Fuji X100 Test
Selfportrait of the Fuji X100, 10 / 2011

Well – when I am dreaming about a digital compact camera, I’m thinking about the following attributes and features:

High quality fixed wide angel lens with a brilliant bokeh and a lively characteristic; I don’t want a copying machine with sharpness right into each corner; …high performing sensor with a rather natural characteristic; no pimped up saturation, color or contrast with the standard settings; …dedicated aperture ring, shutter speed dial and exposure compensation dial; …fast autofocus with the option to adjust the focus manually; I know I want a lot; …manual focus ring on the lens; …no boring disturbing features…
These’re my dreams. I know – not really the mainstream requirements.

While looking for appropriate cameras I came across some with the x-chromosomes: the Leica X1 and the Fuji Finepix X100, and of course the Leica M9, but… …guess what… …surprise: no competition – in price or quality.

To make it short: The Fuji X100 did the race and I really like it. But the X100 doesn’t fulfill all the mentioned criteria above. For sure it’s not a high end camera in the price segment of the Leica M series.

The X100 is a mechanically solid camera with a really nice image characteristic and a fine bokeh. I would say the Fuji has a classic rendering. I was surprised about the APS-C sensor performing very well in dark situation. I perceived the contrast and the saturation as a bit too high with the standard settings. The controls of the aperture, the shutter speed and the exposure compensation fits my expectations of handling cameras in an old fashioned way.  The most important dials are in the right places.  The rangefinder of the X100 isn’t an useless accessory like for ninety percent of the compact cameras.  It has a bright field. These were mainly the pros of the Fuji x100. Though there is a but…
Unfortunately the autofocus is slow and sometimes misses its mark. In my eyes this is the most serious disadvantage of the X100. Furthermore: The manual focus is a bit cumbersome. The lens is visible in the rangefinder. Some of the useful features, respectively the ND filter, are hidden – deep in the menu structure. These are the negative aspects I recognized during the testing period of two weeks.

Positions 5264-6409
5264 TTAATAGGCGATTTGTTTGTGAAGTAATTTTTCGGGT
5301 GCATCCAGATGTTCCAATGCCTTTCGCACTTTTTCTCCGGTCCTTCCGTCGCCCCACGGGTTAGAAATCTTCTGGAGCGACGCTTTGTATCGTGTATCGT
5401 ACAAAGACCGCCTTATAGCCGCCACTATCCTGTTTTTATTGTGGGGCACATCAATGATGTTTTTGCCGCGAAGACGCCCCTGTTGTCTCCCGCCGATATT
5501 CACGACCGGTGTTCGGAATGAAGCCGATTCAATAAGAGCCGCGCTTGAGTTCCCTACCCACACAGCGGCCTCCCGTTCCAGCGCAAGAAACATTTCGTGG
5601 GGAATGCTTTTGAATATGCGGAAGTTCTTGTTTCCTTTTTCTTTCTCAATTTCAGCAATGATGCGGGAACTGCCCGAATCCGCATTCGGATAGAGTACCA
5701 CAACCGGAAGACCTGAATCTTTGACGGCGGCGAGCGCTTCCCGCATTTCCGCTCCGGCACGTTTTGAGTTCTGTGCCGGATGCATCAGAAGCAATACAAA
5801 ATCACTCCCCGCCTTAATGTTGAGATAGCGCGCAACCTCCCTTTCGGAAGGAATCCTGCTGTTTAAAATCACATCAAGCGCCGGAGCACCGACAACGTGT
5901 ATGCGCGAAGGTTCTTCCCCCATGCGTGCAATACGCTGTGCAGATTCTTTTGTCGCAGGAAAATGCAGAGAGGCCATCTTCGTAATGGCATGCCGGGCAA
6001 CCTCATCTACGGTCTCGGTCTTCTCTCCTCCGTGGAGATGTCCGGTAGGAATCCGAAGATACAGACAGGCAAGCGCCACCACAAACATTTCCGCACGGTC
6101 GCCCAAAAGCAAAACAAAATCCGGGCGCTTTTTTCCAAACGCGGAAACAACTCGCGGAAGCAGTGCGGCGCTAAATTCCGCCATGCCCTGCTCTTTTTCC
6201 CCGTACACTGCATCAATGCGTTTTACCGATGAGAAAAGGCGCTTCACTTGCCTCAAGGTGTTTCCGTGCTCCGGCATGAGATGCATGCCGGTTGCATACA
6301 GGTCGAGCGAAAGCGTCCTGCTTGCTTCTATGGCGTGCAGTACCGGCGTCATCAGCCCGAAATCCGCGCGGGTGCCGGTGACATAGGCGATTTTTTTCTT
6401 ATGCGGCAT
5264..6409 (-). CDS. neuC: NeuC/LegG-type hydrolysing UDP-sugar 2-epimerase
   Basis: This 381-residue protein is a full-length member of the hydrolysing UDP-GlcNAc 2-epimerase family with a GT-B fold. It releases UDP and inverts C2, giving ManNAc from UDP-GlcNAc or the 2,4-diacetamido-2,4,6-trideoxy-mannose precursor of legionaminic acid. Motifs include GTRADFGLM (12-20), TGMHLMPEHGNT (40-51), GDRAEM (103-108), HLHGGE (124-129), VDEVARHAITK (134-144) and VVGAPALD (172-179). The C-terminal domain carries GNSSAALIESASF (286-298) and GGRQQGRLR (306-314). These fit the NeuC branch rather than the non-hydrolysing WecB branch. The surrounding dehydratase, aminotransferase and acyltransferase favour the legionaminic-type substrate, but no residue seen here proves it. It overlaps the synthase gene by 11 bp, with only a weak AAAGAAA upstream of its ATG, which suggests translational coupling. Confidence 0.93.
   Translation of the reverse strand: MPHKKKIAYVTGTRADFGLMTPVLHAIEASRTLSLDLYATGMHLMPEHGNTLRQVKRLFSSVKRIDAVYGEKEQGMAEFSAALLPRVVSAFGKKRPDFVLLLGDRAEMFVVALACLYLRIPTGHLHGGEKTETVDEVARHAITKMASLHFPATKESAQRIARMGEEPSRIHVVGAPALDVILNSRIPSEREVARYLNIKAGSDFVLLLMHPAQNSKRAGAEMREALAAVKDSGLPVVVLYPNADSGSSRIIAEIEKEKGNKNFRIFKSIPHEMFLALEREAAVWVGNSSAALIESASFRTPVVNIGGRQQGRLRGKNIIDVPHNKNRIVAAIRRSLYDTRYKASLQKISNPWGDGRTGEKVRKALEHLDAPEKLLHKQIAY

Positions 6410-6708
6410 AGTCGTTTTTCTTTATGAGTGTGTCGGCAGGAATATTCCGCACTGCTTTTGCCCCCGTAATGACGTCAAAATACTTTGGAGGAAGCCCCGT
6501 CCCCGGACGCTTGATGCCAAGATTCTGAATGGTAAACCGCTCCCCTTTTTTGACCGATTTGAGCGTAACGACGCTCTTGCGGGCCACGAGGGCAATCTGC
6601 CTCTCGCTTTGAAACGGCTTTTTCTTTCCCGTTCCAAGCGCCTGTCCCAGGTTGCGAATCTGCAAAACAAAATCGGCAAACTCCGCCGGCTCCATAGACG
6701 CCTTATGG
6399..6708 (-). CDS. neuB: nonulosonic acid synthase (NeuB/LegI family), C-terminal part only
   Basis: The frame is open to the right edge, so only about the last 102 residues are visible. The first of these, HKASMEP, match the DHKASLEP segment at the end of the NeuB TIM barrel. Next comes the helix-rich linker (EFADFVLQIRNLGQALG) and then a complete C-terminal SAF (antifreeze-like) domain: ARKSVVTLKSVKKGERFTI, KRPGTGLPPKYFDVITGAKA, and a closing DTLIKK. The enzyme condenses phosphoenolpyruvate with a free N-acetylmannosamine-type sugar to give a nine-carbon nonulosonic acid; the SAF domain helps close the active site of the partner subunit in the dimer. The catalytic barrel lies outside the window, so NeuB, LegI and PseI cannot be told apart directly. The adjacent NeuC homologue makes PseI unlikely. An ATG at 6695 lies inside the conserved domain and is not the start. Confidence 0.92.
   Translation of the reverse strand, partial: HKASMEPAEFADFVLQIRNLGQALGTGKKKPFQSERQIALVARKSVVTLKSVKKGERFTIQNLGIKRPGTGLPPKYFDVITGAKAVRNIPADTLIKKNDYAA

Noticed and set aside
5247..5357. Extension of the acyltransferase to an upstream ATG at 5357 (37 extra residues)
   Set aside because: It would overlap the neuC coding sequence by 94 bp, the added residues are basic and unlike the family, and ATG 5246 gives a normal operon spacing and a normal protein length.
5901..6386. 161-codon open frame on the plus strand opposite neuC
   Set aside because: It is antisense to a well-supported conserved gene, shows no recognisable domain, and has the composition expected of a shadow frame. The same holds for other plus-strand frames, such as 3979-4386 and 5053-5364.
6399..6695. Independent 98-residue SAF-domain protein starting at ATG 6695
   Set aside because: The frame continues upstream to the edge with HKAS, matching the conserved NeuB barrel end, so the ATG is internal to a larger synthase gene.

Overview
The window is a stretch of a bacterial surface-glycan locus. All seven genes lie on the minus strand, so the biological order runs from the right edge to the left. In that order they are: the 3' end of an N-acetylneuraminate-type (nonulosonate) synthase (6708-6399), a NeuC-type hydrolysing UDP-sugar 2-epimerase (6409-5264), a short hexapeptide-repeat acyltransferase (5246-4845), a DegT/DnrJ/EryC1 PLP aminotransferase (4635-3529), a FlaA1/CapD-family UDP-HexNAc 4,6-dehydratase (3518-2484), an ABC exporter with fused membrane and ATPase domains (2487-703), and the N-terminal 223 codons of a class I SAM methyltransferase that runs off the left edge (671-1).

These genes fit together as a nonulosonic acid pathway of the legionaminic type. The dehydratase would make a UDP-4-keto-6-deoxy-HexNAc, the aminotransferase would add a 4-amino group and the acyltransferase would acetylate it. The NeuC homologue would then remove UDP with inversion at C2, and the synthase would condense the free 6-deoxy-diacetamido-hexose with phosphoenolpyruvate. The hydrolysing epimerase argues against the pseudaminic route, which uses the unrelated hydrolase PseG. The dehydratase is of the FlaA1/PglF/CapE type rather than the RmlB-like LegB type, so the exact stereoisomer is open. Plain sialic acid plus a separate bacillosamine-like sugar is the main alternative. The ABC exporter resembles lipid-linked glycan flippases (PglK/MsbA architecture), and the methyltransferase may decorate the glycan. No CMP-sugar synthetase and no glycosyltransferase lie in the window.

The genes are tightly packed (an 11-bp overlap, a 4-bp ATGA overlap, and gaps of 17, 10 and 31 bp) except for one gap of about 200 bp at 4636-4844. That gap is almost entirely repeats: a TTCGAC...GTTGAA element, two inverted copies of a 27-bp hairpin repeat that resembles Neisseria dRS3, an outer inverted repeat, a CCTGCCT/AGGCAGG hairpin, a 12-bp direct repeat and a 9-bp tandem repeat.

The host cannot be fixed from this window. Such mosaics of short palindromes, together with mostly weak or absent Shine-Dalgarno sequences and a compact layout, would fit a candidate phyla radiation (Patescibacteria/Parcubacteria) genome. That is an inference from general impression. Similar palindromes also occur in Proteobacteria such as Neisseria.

The text in hand is only a brief outline of the whole – for further insight have an eye on this review by Steve Huff.

Finally: Yes! This thing will be my daily companion.

Here are some pictures i took with the X100. Note: I don’t provide classical test exposures for comparisons. If you want to see such pictures or benchmarks, watch out for comprehensive technical reviews, such as this one.

Fuji X100 Test
Fuji Finepix X100, f4.5, 1/250 s, ISO 800, applied my individual B/W conversion in Lightroom; no further manipulations

Fuji X100 Test
Fuji Finepix X100, f4.0, 1/200 s, ISO 800; applied my individual B/W conversion in Lightroom; no further manipulations

Fuji X100 Test
Fuji Finepix X100, f2.0, 1/30s, ISO 1600; Situation: The light comes mainly from an LCD laptopscreen; without flashes or additional set lights; applied my individual B/W conversion in Lightroom; no further manipulations
Fuji X100 Test
Fuji Finepix X100, f5.6, 1/6 s, ISO 400; individual color conversion in Lightroom applied;

Dear Leica fetishists. Sorry for bursting your bubble. I really like Leica. The Leica R8 is the best analogue camera I had ever worked with and it’s my all time favorite. But in case of the X1: I prefer the X1 mainly in one aspect to the Fuji X100: The image quality and the rendering.  Great, but in the end far to less for making the race.
Some experts write about the chance of a possible Leica X2 to top the Fuji X100. I’m really sceptical whether Leica could launch a significantly improved X1 without cannibalizing the far more expensive M camera segment. We will see.

Now I’m looking forward to the launch of Fuji’s system camera. There are rumors.